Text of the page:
My favorite was the time she went to a board meeting at the bank in a gorilla suit. Since she didn’t tell a soul she was going to do it, she had a good 15 minutes of watching the rest of the board—mystified in the gorilla mist—unable to start the meeting because they were dead set on maintaining confidentiality and couldn’t figure out who was in the suit. Even though Mom was missing, obviously their 60-year-old VP was not on the list of possibilities for donning such a suit. Actually, I think the board thought they’d been invaded and the list of possible pranksters was blank.

My mother’s spirit sped her along the twisty, pot-hole roads of life. If things slowed down, or got too serious for people’s own good, she conspired with whoever was handy to stir the fun pot and make a little pudding. Thanks to her, my childhood was mostly dessert first. Oh yeah, and there was one more nickname for Elizabeth. When she was in high school, everyone called her monkey.


I wrote this favorite memory of my mother, Elizabeth Douglas Moran, on June 9, 2009, and edited today (July 18, 2014) to post. Love you Mom. Miss you a lot. (Edited again June 12, 2015)

Elizabeth Douglas Moran on Oahu 1967


Lie Lazy

my knuckles are raw
scraped against concrete
my glitter heels so high
I stumble, fall backward
hey, no, I don’t, I’m
chewing on cheap drama
spitting up pablum
because my year so far
is a bushel of dried up beans
and if I was brave enough
I’d run away, leave my screens
slam the door on the dead air
sticking me inside the walls
I’d breathe in the outside
air, the moisture of the woods
the fragrance of the dry
something in the breeze I’d
lie lazy under a granddaddy tree
in a long, wispy dress
covered with bits of flowers
in lavender, yellow and baby blue
I’d curl up, wiggle
in dirt and pine needles,
cold little rocks and sticks
under my thighs, no thoughts
between me and my day
nothing in my head but the buzz
of summer browning my skin
I’d sit still, savor
a sip of cold tea, a bite
of soft bread and cheese
a pickled garlic snack
on crackers, a nap
before night drops
and deer appear
to round me up and
shepherd me home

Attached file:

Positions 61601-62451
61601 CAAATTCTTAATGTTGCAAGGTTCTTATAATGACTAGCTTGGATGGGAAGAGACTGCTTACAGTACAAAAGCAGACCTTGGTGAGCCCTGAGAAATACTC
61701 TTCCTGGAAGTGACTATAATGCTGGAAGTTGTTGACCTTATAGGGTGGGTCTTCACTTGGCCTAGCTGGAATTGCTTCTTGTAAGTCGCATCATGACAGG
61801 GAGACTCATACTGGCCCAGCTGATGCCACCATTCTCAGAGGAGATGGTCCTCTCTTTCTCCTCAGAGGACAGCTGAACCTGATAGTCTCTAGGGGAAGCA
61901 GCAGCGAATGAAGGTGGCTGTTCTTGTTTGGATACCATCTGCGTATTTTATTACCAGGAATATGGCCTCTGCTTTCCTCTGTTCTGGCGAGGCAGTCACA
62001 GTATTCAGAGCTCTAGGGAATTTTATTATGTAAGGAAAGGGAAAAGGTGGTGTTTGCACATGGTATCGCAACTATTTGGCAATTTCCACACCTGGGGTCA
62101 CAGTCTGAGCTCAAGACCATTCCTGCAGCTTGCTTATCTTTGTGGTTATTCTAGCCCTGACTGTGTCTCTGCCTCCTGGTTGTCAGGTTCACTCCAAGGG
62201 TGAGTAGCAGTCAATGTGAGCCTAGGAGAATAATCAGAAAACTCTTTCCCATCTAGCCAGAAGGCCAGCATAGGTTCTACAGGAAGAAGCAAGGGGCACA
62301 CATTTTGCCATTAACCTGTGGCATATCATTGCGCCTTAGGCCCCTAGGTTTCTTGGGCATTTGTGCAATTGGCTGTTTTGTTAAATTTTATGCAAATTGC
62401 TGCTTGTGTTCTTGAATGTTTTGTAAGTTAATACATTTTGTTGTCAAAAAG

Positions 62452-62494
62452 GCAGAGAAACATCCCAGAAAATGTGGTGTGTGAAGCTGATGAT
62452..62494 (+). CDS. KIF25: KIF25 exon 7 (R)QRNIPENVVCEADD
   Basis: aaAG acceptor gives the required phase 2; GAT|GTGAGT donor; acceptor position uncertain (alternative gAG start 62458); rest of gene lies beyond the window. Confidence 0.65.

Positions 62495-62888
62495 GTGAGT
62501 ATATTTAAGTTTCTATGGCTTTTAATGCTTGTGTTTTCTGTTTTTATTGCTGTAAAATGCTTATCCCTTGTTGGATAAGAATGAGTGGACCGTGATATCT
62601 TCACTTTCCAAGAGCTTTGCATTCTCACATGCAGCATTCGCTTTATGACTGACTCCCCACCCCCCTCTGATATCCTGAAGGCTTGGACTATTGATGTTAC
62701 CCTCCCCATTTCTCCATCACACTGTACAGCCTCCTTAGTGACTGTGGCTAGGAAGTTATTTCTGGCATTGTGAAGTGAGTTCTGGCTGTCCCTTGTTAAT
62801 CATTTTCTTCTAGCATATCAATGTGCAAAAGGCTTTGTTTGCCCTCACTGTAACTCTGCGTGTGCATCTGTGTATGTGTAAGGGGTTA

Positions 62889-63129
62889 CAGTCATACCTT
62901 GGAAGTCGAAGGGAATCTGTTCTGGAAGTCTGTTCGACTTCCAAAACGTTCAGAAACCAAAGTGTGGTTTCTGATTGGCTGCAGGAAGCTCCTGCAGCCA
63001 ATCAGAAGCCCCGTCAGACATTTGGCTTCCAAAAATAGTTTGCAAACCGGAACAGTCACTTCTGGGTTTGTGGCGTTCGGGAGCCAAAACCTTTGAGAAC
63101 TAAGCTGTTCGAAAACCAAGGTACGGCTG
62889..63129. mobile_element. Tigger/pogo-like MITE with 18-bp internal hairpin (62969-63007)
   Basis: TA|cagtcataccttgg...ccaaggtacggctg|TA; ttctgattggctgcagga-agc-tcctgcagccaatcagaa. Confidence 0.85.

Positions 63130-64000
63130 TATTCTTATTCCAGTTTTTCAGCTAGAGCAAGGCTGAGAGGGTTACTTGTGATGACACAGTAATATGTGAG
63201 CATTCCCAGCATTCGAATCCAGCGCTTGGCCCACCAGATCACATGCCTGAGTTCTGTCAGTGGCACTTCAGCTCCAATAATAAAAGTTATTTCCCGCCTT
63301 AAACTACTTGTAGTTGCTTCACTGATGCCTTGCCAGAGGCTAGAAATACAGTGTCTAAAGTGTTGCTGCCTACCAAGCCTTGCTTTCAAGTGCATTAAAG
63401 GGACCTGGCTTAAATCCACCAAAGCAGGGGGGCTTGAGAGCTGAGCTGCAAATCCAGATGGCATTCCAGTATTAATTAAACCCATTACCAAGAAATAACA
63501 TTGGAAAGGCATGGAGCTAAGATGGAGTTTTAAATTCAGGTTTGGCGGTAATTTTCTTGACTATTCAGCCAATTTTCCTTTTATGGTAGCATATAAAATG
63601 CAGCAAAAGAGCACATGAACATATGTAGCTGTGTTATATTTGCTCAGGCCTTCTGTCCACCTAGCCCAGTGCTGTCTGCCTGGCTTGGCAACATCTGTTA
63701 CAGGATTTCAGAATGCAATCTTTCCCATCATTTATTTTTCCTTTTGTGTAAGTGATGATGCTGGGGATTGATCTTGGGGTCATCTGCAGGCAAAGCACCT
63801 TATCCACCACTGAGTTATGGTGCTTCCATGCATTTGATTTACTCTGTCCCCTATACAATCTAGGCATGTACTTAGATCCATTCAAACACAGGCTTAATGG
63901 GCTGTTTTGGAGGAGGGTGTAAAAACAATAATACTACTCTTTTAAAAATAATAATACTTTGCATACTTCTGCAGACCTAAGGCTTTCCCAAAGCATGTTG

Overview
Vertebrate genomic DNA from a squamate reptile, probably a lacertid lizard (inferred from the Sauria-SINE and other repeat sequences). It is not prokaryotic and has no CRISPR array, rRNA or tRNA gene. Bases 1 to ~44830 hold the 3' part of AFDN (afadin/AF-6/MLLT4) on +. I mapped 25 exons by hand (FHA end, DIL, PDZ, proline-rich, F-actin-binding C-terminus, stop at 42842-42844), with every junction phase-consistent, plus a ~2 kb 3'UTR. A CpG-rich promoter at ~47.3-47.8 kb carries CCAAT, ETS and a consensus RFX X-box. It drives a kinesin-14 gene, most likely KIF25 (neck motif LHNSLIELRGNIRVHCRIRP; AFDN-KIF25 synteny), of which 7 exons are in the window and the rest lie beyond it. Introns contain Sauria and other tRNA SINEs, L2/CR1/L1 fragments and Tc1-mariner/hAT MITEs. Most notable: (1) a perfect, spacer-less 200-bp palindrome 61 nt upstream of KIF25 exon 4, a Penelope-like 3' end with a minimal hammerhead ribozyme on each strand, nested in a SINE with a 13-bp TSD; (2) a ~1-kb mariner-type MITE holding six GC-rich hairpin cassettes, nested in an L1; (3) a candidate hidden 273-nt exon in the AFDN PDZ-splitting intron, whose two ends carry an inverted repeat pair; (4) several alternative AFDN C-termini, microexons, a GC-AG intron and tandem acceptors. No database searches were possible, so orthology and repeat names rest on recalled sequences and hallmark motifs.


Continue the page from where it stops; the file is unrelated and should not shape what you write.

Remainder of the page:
©2014 Hattie Wilcox

Hattie Wilcox 2385-2

Brave Boy

through my rearview window
I see my son’s silhouette
his head framed by headlights
chasing too close behind us
he gazes out the back window
at the freeway night of lights
and I know he is an old soul
and the most innocent possible

I remember the gleam
in his baby eyes
his glittering smile
and how now
his expression is contained
less bright in the pre-teen din
of reflection, caution
and confusion

sitting knees up, he’s camped out
with his blanket and cheeseburger
tucked deep in the well
behind the last row of seats
in the very back of the van
he tells me
“death is not necessary
it’s a state of mind
a person in the 17th Century
lived to age 152…”

“Did you know they say
Britney Spears is half plastic?
Yeah, she had seven
surgeries to look good
and Mom, did you know
Lady Gaga was born
with a penis? oh yeah
she had extra cells”

the school year nears its end
and he continues to lunch alone
then roam
solo until the break ends
he won’t sit with just anyone
he’s proud, has no use
for the art of cool
or any other false barter
for acceptance, he breaks
his own urban trail
his wits his only defense
he scans the horizon
and heads into the depths
of his future

late in the evening
I check him, he’s asleep
with the black wooden
Japanese ninja I gave him
next to his pillow
his hand is on it and
I wonder if the ninja
shows him a way through the mist
a talisman to deliver him
to the base of mountains
to begin the steep climb
to his dreams
dreams, treasures even now
to fly him far from the hostile
ground of middle school
to the secret hiding place
of stealth and strength, to truth
to the home of the fearless
to the reward of courage
to stand, alone, prevail
untrackable prey

Evan & Hattie Wilcox 12-8-09-1